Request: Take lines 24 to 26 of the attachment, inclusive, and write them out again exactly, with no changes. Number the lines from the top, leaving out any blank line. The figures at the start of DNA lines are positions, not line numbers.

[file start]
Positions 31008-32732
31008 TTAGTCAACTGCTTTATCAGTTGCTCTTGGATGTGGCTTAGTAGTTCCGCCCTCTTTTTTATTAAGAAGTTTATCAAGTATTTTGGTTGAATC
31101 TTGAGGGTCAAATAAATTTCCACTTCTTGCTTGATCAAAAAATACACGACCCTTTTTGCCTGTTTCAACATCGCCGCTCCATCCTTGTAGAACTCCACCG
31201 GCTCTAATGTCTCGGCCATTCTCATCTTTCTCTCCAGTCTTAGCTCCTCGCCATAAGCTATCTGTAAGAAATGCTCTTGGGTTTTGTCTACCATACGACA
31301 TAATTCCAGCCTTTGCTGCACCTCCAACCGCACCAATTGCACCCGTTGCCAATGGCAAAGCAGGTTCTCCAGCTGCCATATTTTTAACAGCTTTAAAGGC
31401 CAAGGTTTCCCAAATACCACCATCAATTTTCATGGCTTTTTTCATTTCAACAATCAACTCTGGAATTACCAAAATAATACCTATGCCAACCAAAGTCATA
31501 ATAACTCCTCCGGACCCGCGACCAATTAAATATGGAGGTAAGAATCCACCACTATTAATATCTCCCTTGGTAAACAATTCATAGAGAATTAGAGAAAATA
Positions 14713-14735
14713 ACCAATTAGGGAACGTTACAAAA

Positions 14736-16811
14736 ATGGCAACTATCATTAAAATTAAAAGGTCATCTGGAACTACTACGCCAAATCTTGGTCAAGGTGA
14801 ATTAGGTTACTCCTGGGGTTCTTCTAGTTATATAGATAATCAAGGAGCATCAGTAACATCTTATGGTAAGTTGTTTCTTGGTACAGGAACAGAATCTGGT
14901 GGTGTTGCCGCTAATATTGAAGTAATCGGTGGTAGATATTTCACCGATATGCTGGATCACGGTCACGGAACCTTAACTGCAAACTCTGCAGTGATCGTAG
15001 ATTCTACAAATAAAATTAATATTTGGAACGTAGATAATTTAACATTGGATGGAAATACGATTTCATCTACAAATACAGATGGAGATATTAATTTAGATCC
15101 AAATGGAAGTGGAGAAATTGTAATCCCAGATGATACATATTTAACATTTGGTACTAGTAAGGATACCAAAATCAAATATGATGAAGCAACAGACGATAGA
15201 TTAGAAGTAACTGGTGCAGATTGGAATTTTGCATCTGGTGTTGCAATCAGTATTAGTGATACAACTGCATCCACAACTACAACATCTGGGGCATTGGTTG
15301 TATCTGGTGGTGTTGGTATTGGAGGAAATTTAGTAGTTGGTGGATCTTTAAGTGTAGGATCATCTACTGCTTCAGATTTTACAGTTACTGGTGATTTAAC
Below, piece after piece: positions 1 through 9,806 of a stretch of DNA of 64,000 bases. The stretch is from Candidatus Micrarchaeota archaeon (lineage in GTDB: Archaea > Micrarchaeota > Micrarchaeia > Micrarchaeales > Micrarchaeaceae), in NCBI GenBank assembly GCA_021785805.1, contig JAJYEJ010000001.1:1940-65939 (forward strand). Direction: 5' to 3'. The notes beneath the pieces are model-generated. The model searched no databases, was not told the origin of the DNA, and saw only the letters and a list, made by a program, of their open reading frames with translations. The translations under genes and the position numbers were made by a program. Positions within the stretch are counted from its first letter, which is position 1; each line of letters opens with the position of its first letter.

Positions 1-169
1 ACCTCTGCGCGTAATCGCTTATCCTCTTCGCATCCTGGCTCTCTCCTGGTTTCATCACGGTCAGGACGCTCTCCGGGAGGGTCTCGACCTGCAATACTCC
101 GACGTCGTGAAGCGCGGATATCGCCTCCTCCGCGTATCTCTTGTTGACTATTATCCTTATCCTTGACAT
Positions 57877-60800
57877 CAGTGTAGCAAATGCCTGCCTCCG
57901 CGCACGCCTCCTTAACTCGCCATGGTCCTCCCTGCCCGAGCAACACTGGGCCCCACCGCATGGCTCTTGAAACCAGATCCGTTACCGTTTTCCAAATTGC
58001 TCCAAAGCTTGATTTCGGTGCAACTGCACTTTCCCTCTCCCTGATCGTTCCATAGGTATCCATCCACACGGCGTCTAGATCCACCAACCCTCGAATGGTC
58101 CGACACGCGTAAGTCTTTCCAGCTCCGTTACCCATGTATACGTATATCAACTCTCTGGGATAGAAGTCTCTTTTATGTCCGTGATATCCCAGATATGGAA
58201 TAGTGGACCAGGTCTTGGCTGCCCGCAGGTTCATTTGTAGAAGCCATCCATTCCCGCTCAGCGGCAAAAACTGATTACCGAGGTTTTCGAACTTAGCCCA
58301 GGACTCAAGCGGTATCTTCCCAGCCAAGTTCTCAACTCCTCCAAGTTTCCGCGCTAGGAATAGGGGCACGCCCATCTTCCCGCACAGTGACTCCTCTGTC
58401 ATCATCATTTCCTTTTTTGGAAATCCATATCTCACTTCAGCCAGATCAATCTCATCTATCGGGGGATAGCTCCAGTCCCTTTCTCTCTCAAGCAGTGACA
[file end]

57901 CGCACGCCTCCTTAACTCGCCATGGTCCTCCCTGCCCGAGCAACACTGGGCCCCACCGCATGGCTCTTGAAACCAGATCCGTTACCGTTTTCCAAATTGC
58001 TCCAAAGCTTGATTTCGGTGCAACTGCACTTTCCCTCTCCCTGATCGTTCCATAGGTATCCATCCACACGGCGTCTAGATCCACCAACCCTCGAATGGTC
58101 CGACACGCGTAAGTCTTTCCAGCTCCGTTACCCATGTATACGTATATCAACTCTCTGGGATAGAAGTCTCTTTTATGTCCGTGATATCCCAGATATGGAA